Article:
Chinonye Chukwu’s “Till” places the spotlight on Mamie Till-Mobley, the somewhat unsung heroine of the events following the 1955 lynching of her fourteen-year-old son Emmett. Though many Americans and others across the world are familiar with the tragedy of Emmett Till’s murder, less know about his mother’s subsequent dedication to the pursuit and justice, freedom, and a better America for all Americans. Emmett’s lynching would not have lit the revolutionary torch that it did if not for Till-Mobley’s actions. Chukwu’s film makes this perfectly clear.
Mamie Till-Mobley became a champion of civil rights following the murder of her son. Her decision to showcase the badly mutilated body of her son on the cover of “Jet” magazine and at his open-casket funeral shook the nation to its core and helped launch the incipient Civil Rights Movement into becoming what we know it as today. Chukwu accurately writes her character as a fierce, tireless mother and activist who refused to take no for an answer.
A Faithful Retelling
“Till” is strongest in its commitment to honesty and precision. Despite every biographical film requiring some degree of dramatization, “Till” does its best to get as close to documentary-level accuracy as a dramatization can. The effort is owed to Chukwu’s collaboration with filmmaker Keith Beauchamp on both the film’s writing and production, whose interest in Mamie and Emmett not only spawned the award-winning 2005 documentary “The Untold Story of Emmett Louis Till,” but led the United States Department of Justice to reopen the case of Emmett’s lynching. Beauchamp, a bona fide expert on the subject, was even a close friend of Till-Mobley until her death in 2003.
The script remains strikingly faithful to primary accounts of Till-Mobley’s fearlessness in her strides toward justice and Emmett’s
infectious personality. “Till” is driven forward by Danielle Deadwyler’s sensational portrayal of Till-Mobley, which is likely to soon be in the conversations of several award committees, and also benefits from supporting performances by “All American’s” Jalyn Hall as Till and Whoopi Goldberg as Till-Mobley’s mother, Alma Carthan.
The film’s writing and cinematography exhibit Chukwu’s decision to only show what needs to be shown. Ahead of its release, Chukwu promised in a featurette that “there will be no physical violence against Black people” in “Till,” and she’s certifiably a woman of her word. Till’s lynching is handled accurately but without extravagant violence. The film’s timeline only contains what is relevant: it depicts enough of Emmett and Mamie before the lynching to develop a sense of their personalities, and enough of the ensuing case to provide the relevant historical details. It also refuses to overstay its welcome, ending when everything responsible for Till-Mobley’s impact has been shown.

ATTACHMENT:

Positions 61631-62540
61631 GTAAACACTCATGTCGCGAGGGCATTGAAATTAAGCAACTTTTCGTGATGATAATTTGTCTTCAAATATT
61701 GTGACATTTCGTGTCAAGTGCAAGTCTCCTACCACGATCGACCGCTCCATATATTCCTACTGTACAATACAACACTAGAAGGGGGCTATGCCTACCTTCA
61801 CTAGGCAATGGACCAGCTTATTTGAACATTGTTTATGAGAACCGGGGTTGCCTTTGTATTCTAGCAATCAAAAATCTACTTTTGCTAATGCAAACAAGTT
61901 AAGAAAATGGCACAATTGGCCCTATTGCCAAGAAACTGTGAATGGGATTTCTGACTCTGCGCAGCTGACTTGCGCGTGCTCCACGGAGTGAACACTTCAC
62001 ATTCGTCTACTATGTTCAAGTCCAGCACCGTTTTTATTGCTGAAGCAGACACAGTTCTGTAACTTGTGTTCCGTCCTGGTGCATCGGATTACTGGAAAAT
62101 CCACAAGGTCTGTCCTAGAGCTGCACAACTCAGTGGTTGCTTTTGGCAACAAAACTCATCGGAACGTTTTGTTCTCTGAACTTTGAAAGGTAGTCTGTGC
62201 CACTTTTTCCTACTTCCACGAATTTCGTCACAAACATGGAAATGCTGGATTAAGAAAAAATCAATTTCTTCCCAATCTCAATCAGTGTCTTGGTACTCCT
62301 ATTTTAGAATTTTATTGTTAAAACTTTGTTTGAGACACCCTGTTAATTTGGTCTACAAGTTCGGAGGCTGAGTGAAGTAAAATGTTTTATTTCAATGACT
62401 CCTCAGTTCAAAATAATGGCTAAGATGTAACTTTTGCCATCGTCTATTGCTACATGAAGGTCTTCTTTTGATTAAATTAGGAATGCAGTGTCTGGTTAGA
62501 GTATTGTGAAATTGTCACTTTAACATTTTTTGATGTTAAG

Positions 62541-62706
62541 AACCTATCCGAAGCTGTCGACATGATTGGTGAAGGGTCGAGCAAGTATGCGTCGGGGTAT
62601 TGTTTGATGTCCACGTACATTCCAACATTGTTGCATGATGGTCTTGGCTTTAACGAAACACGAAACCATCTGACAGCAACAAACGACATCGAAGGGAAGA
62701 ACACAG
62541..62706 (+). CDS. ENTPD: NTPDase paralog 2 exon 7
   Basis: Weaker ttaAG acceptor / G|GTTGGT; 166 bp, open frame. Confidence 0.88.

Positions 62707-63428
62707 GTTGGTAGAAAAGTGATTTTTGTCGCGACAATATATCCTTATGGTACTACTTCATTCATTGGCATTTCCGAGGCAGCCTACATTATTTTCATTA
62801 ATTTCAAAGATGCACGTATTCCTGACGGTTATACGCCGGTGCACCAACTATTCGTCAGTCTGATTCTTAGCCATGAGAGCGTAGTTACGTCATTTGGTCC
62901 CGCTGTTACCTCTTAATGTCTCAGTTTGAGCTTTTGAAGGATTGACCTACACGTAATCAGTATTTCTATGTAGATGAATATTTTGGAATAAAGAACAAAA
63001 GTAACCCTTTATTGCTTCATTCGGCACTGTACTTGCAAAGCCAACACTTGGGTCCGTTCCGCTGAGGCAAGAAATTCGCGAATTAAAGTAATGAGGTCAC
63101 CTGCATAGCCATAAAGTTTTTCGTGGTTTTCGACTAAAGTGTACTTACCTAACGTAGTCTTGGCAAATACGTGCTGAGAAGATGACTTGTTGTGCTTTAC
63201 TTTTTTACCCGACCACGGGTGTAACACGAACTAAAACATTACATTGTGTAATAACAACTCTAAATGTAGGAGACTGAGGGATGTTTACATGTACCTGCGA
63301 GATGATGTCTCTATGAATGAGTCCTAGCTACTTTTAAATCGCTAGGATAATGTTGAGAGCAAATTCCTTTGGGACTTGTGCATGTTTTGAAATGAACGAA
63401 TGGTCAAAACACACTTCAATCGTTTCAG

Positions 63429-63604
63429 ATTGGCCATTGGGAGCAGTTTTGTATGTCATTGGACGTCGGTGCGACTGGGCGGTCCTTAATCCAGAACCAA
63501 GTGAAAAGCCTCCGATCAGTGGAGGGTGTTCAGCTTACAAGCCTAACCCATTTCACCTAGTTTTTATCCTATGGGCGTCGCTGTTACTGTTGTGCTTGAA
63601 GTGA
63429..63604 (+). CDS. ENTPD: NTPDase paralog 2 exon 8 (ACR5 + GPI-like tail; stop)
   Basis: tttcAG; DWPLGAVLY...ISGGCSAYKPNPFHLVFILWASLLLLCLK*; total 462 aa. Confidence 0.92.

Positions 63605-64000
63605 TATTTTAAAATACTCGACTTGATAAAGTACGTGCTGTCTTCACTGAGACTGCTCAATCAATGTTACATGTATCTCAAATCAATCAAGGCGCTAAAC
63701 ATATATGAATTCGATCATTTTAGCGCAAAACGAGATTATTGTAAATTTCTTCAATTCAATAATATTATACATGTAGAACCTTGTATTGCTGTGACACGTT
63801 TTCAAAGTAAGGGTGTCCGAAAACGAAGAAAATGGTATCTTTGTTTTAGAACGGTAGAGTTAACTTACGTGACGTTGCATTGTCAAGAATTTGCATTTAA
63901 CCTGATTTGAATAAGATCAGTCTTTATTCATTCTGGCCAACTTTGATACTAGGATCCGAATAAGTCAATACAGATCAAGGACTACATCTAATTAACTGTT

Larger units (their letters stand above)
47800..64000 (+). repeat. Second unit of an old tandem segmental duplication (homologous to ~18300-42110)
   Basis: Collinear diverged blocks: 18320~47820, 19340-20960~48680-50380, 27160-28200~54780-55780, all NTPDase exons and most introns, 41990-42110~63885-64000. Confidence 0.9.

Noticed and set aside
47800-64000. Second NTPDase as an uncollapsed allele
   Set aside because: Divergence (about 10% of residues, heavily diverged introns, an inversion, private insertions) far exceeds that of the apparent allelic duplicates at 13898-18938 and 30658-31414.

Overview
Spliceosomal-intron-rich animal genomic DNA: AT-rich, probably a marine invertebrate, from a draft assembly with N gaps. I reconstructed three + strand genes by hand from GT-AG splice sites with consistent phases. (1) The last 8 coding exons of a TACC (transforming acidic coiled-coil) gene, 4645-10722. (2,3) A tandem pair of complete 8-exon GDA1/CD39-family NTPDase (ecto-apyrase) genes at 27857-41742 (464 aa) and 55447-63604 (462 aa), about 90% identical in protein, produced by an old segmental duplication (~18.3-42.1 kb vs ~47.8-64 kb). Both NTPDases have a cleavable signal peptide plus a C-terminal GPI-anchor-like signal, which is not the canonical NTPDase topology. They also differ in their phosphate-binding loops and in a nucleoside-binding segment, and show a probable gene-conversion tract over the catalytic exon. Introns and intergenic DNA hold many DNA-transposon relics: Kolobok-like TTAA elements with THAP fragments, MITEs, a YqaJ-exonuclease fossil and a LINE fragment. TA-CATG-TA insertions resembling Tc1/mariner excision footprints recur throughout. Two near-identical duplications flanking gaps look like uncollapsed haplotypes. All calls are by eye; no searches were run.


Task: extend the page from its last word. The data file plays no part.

One scene that’s particularly representative of Chukwu’s no-excess philosophy is the one depicting Till-Mobley’s testimony during the murder trial. It begins by focusing on Deadwyler’s profile as she answers questions about her son. The depth of field obscures the jury in the background. About a minute later, the camera slowly pans around until only Deadwyler can be seen. At no point does the attorney she’s in conversation with make an appearance, and save for a brief moment at the scene’s inception, no other person is ever in focus. Just as Chukwu decided that on-screen violence isn’t needed to tell an infamously violent story, she decided that extra screen time for the people that helped Emmett’s killers evade justice isn’t needed to prove their unjustness.
Though Chukwu’s economic storytelling shows great skill, it may leave some viewers wanting more. Some may feel that there wasn’t enough backstory prior to the fatal events or enough of an epilogue after them, but in the case of biographical work, this is the price of brevity. There’s always more to tell when real people are involved. Contained as it may have been, Chukwu’s narrative deals with the subject handily, efficiently, and with few frills.